Under TALF, the Federal Reserve Bank of New York (New York Fed) would lend to investors the funds to purchase eligible asset-backed securities. TALF was designed to finance only certain newly issued, highly rated asset-backed securities collateralized by student loans, auto loans, credit card loans, and loans guaranteed by the Small Business Administration. TARP funds of up to $20 billion were to be used to purchase subordinated debt in a special purpose entity created by the New York Fed to purchase and manage any assets received by the New York Fed in connection with any TALF loans. The purpose of TALF was to provide incentives for investors to resume purchase of loans on the secondary market so as to free up the flow of credit to consumers.  

As part of the Financial Stability Plan announced by Treasury Secretary Geithner on February 10, 2009, TALF has been dramatically expanded to increase the investment by the Treasury and to encompass commercial mortgagebacked securities, as set forth in more detail below under the heading "Financial Stability Plan." For additional detail relating to TALF, please refer to our memorandum entitled "Term Asset-Backed Loan Facility" which will be posted here:  

CPP Term Sheet for Subchapter 'S' Corporations

On January 14, 2009, the Treasury unveiled terms for participation in the CPP by Subchapter 'S' corporations, which corporations had previously been excluded from the CPP due to tax regulations which make them unable to issue preferred equity securities. Subchapter ‘S’ corporations will issue notes to the Treasury on terms comparable with the preferred securities issued by publicly traded and non-public qualified financial institutions under the CPP. The deadline for 'S' Corporations to apply for CPP funds is February 13, 2009.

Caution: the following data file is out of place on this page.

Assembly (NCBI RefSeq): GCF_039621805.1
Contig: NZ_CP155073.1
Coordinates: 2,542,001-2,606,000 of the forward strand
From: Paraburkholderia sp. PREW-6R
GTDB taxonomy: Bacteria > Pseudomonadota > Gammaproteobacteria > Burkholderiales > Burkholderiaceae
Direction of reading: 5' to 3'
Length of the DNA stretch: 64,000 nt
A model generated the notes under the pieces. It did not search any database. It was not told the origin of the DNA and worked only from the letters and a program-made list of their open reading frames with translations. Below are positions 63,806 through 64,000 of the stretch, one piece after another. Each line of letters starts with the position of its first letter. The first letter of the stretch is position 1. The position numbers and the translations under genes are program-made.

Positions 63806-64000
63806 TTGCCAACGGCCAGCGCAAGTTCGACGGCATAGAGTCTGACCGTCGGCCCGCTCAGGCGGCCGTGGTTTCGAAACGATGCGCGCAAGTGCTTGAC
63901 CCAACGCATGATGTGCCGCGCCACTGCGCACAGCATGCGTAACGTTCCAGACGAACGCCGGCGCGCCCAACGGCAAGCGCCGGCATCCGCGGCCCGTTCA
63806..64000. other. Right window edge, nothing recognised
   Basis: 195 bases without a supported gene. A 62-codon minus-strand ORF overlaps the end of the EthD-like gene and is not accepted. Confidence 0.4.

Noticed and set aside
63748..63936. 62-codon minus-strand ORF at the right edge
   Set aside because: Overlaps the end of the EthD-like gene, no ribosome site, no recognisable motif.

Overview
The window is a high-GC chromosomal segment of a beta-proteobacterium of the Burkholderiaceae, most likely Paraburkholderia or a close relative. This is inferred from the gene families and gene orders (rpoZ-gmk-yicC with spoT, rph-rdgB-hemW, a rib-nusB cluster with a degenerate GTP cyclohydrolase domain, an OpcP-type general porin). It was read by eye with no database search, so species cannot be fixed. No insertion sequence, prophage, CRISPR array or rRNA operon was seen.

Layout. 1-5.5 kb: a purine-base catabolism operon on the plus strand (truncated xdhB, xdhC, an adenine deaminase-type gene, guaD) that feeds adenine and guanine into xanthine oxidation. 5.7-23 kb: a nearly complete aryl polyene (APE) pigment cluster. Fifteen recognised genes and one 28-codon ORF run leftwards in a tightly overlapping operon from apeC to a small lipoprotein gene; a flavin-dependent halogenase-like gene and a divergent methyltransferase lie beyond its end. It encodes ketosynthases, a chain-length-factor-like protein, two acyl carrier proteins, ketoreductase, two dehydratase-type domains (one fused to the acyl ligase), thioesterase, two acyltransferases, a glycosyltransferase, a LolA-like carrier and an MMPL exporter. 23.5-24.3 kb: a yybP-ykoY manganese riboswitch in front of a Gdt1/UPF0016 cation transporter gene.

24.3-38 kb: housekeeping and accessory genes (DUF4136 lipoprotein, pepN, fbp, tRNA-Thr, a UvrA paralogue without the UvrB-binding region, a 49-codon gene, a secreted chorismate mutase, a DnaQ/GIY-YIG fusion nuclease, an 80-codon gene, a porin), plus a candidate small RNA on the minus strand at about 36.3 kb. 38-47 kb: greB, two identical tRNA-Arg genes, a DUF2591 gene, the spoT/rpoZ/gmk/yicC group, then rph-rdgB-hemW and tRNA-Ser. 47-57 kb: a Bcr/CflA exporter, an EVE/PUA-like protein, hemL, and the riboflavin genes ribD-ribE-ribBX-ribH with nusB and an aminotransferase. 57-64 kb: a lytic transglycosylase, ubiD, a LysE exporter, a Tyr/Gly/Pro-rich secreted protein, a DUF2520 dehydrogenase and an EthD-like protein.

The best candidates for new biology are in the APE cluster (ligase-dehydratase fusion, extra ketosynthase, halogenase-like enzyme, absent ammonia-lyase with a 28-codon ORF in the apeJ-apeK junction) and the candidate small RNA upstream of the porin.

Executive Compensation Requirements

Financial institutions receiving TARP funds are required to modify existing executive compensation arrangements to comply with the mandated restrictions imposed by Section 111(b) of the EESA, including agreements to:  

  • ensure that compensation does not encourage excessive risk taking;  
  • impose a clawback on compensation paid based on financial results or performance metrics later proved to be materially inaccurate;
  • limit severance benefits to not more than three times the executive’s average taxable compensation for the prior five years; and  
  • not deduct annual compensation to any senior executive in excess of $500,000.  

On February 4, 2009, the Treasury adopted further executive compensation restrictions for institutions receiving TARP funds under future programs. The additional restrictions will not apply retroactively to institutions that have already received TARP funds or that will receive TARP funds under programs that existed prior to February 4, 2009.  

The Treasury guidelines on executive pay distinguish between financial institutions participating in generally available capital access programs (e.g., CPP and Capital Assistance Program) and financial institutions needing more assistance than is allowed under a generally available capital access program (i.e., "exceptional assistance"). Banks falling under the "exceptional assistance" standard have bank-specific negotiated agreements with Treasury (e.g., AIG, Bank of America and Citi).